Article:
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How green are organic products really? Consumers are increasingly uncertain. In order to win back their trust, the EU Commission now wants to implement stricter regulations for products with an organic seal.
Pesticide-laden tomatoes and falsely declared olive oil - scandals in the organic food industry are becoming more frequent. But that should be a thing of the past, according to Dacian Ciolos, the EU commissioner responsible, who wants to force the industry to change how it operates.
According to the European Commission, it's necessary to revise the current EU regulations for organic food products. That's good news for consumers, but farmers and organic associations are not excited about the new proposal - to say the least.
"Organic products are not a niche product anymore. They are an important sector of the economy with yearly revenues of 20 billion euros ($27.6 billion)," Ciolos said on Monday (24.03.2014) at a meeting with EU agricultural ministers in Brussels. "Clear and transparent regulations are thus even more important."
According to Ciolos, customer trust has to be won back by toughening controls. That means the content of food products with an organic label in Europe will be subject to tougher regulations in the future.
"Whether it's conventional or organic farming, the problem with food scandals is that customers usually don't know who the affected producers are and which of the products are affected exactly," said Andreas Winkler from the European non-profit organization Foodwatch.
He stresses the importance of creating better incentives to encourage producers to follow food, hygiene and labeling regulations. "It's a huge difference whether producers have to simply fear a fine and product returns or whether they'll have to transparently inform the customer about the results of food controls," he said, adding that the latter would be a more powerful deterrent.
According to Ciolos the most effective means against misuse is for them to lose their organic certification if they violate the regulations. In the past there have been several food scandals where products labeled as organic were in fact contaminated with pesticides or did not even originate from an organic production facility in the first place.
Ciolos said, with the booming organics market comes the temptation to cash in on increasing demand with fraud. "We need to control where the risk is the largest," he told the EU agricultural ministers.
EU-eco regulations to be changed
In order to prevent misuse and regain the trust of customers, changes to all of the current EU organic regulations are on the table.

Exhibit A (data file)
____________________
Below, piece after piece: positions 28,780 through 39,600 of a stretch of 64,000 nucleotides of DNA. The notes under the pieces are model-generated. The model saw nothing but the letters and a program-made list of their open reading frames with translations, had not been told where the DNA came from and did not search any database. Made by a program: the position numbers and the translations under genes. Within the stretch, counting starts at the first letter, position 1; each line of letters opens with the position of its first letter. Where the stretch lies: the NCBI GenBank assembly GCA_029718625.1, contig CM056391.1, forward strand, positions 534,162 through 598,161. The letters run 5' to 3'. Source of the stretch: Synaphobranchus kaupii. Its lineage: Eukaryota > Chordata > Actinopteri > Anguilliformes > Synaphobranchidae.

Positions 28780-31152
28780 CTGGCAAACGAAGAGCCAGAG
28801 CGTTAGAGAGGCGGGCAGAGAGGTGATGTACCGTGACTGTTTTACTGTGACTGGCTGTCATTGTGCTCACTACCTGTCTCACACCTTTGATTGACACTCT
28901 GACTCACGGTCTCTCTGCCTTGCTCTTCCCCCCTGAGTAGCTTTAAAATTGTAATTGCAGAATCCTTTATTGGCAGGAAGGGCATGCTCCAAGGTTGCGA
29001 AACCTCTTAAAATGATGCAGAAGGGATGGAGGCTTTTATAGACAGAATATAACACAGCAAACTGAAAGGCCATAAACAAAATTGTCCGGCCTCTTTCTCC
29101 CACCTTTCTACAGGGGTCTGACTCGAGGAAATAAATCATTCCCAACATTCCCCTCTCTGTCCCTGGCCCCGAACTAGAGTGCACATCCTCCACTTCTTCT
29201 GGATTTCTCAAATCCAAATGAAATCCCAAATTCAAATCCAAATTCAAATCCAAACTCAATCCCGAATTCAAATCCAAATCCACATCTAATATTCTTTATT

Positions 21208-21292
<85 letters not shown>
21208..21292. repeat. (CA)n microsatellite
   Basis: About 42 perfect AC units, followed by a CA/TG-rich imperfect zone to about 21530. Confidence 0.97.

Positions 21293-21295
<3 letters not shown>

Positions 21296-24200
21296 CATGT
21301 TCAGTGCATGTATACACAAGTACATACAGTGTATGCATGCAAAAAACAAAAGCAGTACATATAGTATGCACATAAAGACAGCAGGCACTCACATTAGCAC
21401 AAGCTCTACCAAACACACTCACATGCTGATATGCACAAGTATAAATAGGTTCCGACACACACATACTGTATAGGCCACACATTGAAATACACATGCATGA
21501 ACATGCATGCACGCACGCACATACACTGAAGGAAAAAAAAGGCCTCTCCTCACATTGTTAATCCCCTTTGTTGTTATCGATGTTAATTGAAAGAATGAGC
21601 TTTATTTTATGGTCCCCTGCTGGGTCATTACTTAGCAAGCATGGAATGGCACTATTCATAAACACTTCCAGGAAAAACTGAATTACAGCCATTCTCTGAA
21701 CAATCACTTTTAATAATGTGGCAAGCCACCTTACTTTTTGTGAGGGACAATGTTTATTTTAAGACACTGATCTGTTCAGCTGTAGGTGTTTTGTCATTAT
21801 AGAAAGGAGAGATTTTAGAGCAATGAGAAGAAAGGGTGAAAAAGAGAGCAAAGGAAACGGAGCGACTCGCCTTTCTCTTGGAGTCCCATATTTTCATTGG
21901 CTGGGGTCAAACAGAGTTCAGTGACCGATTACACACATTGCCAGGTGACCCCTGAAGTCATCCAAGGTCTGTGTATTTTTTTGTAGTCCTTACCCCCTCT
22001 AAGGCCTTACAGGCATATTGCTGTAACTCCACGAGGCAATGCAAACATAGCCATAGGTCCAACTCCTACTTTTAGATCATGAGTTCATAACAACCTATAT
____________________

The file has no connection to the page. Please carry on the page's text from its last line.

The EU Commission for instance hopes to abolish all exceptions currently allowed for organic farming. The use of conventional feed and seeds is to be severely decreased and limits for contamination through pesticides or genetically modified products are to be toughened as well. But because it's not possible to implement these changes overnight, the EU Commission is planning a period of transition.
Trade will be affected by the changes as well and products from non-EU countries that want to have the EU organic seal, as well as EU exports, will have to abide by the new regulations. "We need a better supervision when it comes to imports. We want to negotiate with partners outside the EU and guarantee consistent standards," Ciolos said.
The EU Commission also plans to increase investment in research and development, efficiency and improved data collection. But the proposal by the EU Commission is only the first step. Now the European Parliament and the member states have to decide on the exact laws.
Strict but not too strict, please
As far as consumers are concerned, the proposed changes can't be strict enough. But the organic industry is already worried that stricter requirements might give smaller organic famers a hard time.
And some politicians want to tone down the requirements. "I don't want us to put off organic farmers producing organic products with overflowing bureaucratic regulations. We have to act with good judgment," said German federal agricultural minister Christian Schmidt.
Organic associations are up in arms as well. "We support the goals. And that the European Commission wants to regulate a restructuring of the entire business is a step in the right direction as well. But the regulation cannot become effective in its current form," said Jan Plagge, president of Bioland, the largest organic food association in Germany.
According to Plagge, the limits for pesticides, genetically modified organisms and other unwanted substances will be particularly stiff when it comes to organic food products in the future. "The proposal by the European Commission will slow down the production of organic products," he said.
But EU commissioner Ciolos disagrees. At the press conference in Brussels he stressedthat the goal is not to reduce the capacities of organically produced products but rather to reinforce the trust of customers. According to the EU Commission the market for organic produce has quadrupled while the area of farmland growing it has only doubled.
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